I get to sleep in two days in a row and do multiple loads of laundry so I thought this poem from Ted Kooser's ALP column was appropriate to all things going on. Happy Easter!


Laundry

All our life
so much laundry;
each day's doing or not
comes clean,
flows off and away
to blend with other sins
of this world. Each day
begins in new skin,
blessed by the elements
charged to take us
out again to do or undo
what's been assigned.
From socks to shirts
the selves we shed
lift off the line
as if they own
a life apart
from the one we offer.
There is joy in clean laundry.
All is forgiven in water, sun
and air. We offer our day's deeds
to the blue-eyed sky, with soap and prayer,
our arms up, then lowered in supplication.



Reprinted from "Making the Bed," Main Street Rag Press, 2004, by permission of the author. Copyright (c) 1995 by Ruth Moose, whose latest book of poetry, "The Sleepwalker," Main Street Rag, due out in 2007. This weekly column is supported by The Poetry Foundation, The Library of Congress, and the Department of English at the University of Nebraska-Lincoln. This column does not accept unsolicited poetry.

Thursday, April 05, 2007

Hajimemashite!

The Daisuke Matsuzaka era has begun. He was apparently impressive in his debut striking out 10 and getting the win. I say apparently because I did not get to see any it because for some bizarre reason the debut of an international phenom with a price tag of over $100 million did not have enough hype to be broadcast to a national audience. That or a Royals game merited a blackout to everyone except the New England/Kansas City area because it had its first sell out since George Brett left town.

Granted I had to work but I was planning on a long lunch to catch some of it only to find out I was SOL. The Sports Guy kept a running diary of the game for those interested. Also reading the Sports Gal's review of the first episode of The Bachelor was a pleasant distraction from work. Sort of a "Desperation is the world's worst cologne/perfume" theme played out for our entertainment. Good stuff.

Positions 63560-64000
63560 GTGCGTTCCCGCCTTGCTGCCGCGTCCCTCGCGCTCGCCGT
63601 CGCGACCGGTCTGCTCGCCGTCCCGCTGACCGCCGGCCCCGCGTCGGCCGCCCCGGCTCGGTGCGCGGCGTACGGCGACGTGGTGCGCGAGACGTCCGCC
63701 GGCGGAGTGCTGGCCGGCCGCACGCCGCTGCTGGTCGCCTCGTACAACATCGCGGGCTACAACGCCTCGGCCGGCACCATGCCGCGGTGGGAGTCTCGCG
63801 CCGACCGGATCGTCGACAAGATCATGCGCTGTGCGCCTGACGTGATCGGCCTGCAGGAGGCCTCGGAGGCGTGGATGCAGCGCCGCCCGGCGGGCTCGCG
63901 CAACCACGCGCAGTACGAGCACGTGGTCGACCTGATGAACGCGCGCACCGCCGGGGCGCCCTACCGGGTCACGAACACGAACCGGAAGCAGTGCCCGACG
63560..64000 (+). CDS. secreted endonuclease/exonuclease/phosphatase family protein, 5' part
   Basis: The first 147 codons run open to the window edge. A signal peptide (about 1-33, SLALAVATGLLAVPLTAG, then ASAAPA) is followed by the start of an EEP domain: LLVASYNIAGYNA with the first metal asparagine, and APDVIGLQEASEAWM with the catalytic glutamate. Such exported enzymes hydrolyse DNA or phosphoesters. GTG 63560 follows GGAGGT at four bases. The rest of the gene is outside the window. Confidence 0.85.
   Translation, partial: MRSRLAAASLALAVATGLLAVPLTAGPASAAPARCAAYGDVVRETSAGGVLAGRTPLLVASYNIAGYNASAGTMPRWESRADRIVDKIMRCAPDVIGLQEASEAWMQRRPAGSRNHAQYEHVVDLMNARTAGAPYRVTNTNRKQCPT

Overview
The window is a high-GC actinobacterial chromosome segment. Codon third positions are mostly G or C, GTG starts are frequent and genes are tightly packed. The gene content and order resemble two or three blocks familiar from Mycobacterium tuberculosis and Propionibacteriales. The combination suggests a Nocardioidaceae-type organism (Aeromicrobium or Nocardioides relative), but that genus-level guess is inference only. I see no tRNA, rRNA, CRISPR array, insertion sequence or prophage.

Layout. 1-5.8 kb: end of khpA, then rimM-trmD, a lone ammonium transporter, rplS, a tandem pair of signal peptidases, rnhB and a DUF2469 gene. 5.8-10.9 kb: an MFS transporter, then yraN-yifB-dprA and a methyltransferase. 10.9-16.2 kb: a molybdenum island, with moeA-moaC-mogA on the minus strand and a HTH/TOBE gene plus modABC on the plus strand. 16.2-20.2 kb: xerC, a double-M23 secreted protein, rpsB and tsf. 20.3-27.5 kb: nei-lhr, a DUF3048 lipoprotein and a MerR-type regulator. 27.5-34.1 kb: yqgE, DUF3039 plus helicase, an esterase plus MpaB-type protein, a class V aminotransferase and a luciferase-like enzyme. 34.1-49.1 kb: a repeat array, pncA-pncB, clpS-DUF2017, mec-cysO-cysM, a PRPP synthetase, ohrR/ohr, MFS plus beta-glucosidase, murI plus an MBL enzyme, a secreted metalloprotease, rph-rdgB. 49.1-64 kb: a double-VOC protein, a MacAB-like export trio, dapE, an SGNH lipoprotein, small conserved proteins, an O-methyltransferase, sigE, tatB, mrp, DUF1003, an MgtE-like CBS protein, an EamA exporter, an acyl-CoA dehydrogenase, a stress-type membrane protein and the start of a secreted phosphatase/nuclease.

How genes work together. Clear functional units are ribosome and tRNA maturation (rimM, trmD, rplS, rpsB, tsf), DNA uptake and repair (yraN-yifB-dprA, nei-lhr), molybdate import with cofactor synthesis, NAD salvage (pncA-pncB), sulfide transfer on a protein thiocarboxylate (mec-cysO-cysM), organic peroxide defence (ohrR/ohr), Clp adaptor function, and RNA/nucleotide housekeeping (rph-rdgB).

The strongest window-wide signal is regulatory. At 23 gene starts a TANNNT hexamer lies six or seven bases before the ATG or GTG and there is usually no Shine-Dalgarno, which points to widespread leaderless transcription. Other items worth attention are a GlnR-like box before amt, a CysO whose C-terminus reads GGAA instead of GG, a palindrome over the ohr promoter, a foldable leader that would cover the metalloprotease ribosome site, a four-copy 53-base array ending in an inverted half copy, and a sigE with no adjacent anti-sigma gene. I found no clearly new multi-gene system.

"Still Life with Apples,Pears,and a Gray Jug" by Paul Cezanne, 1893-1894.



Study of Two Pears

I
Opusculum paedagogum.
The pears are not viols,
Nudes or bottles.
They resemble nothing else.


II
They are yellow forms
Composed of curves
Bulging toward the base.
They are touched red.


III
They are not flat surfaces
Having curved outlines.
They are round
Tapering toward the top.

Wallace Stevens

From the poem a day email I mentioned previously from Knopf.

The Boys of Summer

Cubs and Angels warming up at HoHoKam Park


Former Red Sox standout Shea Hillenbrand at the plate



Ju Che's son behind the bullpens. Kerry Wood (left side of Cubs pen) came into the game and blew a 1-0 lead late for the Cubbies.
Here are a few pictures from the Sunday before last. I had hoped to catch a few more spring training games but work got in the way. I am still holding out hope for a Diamondbacks game. I had to bail on the Son Volt concert tomorrow night because I am covering a night shift. Sebadoh is coming to town on a reunion tour with original lineup (I think) so my fingers are crossed that I will be able to make that one. Robyn Hitchcock must now live in Tucson as he seems to play here every time I visit. Or maybe this is winter home. Both bands will be at Hotel Congress.

Along with the return of the national past time it is also National Poetry Month.
Poetry Daily has special feature email of a featured poem a day during as does Knopf. Although at least one person is speaking out against this flowering of April verse.